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Our team thoroughly researches and evaluates the recommendations we make on our site. To establish that the product manufacturers addressed safety and efficacy standards, we:
  • Evaluate ingredients and composition: Do they have the potential to cause harm?
  • Fact-check all health claims: Do they align with the current body of scientific evidence?
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We do the research so you can find trusted products for your health and wellness.
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The best CBD product for sleep depends on your needs and type of products you prefer. We reviewed CBD bath bombs, gummies, oils, and more.

Healthline has sole editorial control over this article. Potential uses for the products listed here are not health claims made by the manufacturers. The information in this article is intended to be general in nature. It’s not intended to be a substitute for medical advice from a healthcare professional. Healthline encourages you to make any treatment decisions with your healthcare professional.

A note on melatonin and CBD

CBD, in general, may help promote restful sleep.

We stayed away from ingestible products with added vitamins, minerals, or supplements — like melatonin — since not much is known about how CBD interacts with these other ingredients. Melatonin products are not approved by the Food and Drug Administration (FDA).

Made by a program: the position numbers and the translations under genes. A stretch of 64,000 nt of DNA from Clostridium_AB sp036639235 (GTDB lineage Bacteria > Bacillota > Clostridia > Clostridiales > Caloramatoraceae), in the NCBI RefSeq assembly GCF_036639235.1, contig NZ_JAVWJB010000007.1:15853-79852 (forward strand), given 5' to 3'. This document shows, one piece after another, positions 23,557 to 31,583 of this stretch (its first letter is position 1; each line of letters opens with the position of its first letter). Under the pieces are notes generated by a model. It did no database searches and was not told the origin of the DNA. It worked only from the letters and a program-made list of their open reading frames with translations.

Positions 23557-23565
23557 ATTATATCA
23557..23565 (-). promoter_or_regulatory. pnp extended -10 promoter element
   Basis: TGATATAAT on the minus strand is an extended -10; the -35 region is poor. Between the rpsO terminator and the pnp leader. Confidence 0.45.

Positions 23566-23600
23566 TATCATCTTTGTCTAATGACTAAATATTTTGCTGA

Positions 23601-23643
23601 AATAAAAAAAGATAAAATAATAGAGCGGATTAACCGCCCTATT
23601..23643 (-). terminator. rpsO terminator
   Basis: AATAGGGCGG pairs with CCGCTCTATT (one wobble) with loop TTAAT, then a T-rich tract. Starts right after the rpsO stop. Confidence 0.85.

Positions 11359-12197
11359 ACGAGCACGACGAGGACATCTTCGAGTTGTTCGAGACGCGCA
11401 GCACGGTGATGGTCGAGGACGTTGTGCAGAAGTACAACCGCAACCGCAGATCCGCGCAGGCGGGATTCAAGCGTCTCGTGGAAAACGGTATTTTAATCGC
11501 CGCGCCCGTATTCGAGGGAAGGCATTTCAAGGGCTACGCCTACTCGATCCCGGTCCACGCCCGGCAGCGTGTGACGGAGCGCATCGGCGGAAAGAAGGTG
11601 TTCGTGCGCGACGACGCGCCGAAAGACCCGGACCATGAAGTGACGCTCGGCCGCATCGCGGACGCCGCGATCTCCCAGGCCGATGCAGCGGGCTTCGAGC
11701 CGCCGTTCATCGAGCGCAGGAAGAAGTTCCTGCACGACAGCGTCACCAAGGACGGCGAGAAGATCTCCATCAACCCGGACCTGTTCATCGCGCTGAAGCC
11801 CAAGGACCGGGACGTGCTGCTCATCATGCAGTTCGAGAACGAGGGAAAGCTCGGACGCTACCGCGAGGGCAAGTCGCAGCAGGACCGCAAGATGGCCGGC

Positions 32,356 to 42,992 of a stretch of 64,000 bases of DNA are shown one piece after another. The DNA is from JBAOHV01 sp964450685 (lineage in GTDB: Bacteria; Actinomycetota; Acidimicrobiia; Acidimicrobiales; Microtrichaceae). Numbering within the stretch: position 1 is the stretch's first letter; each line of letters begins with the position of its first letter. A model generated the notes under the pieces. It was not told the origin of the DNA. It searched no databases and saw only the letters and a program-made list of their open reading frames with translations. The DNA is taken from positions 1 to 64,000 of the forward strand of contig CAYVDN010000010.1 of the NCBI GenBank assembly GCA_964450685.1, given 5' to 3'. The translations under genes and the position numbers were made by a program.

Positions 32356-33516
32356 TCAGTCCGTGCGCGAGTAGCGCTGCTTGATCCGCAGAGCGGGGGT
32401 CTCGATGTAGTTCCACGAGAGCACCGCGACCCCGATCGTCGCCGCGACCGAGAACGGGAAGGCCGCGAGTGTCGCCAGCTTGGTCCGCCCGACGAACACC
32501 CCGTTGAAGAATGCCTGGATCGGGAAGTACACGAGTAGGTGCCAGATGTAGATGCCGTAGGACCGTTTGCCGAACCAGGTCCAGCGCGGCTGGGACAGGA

A 2023 study analyzed the quantities of melatonin in samples of melatonin gummies.

Researchers found that not only were quantities declared inaccurately on the labels, but that some of the melatonin gummies actually contained CBD. The study also noted that “children might intentionally or unintentionally ingest melatonin gummies.”

The products below do not include any melatonin and have passed Healthline’s strict vetting process.

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Cannabidiol (CBD) is a chemical compound derived from cannabis plants. Unlike tetrahydrocannabinol (THC), it won’t get you “high.”

Research into CBD is ongoing, but studies show that it may have beneficial health effects. Early results are promising for anxiety, pain, and even sleep.

But shopping for CBD can be difficult. Since the FDA doesn’t regulate CBD products in the same way it regulates drugs or dietary supplements, companies sometimes mislabel or misrepresent their products. That means it’s especially important to do your research before buying CBD.

Read on to find out about eight quality products and what you need to know about using CBD for sleep.

We chose these products based on criteria we think are good indicators of safety, quality, and transparency. Each product in this article: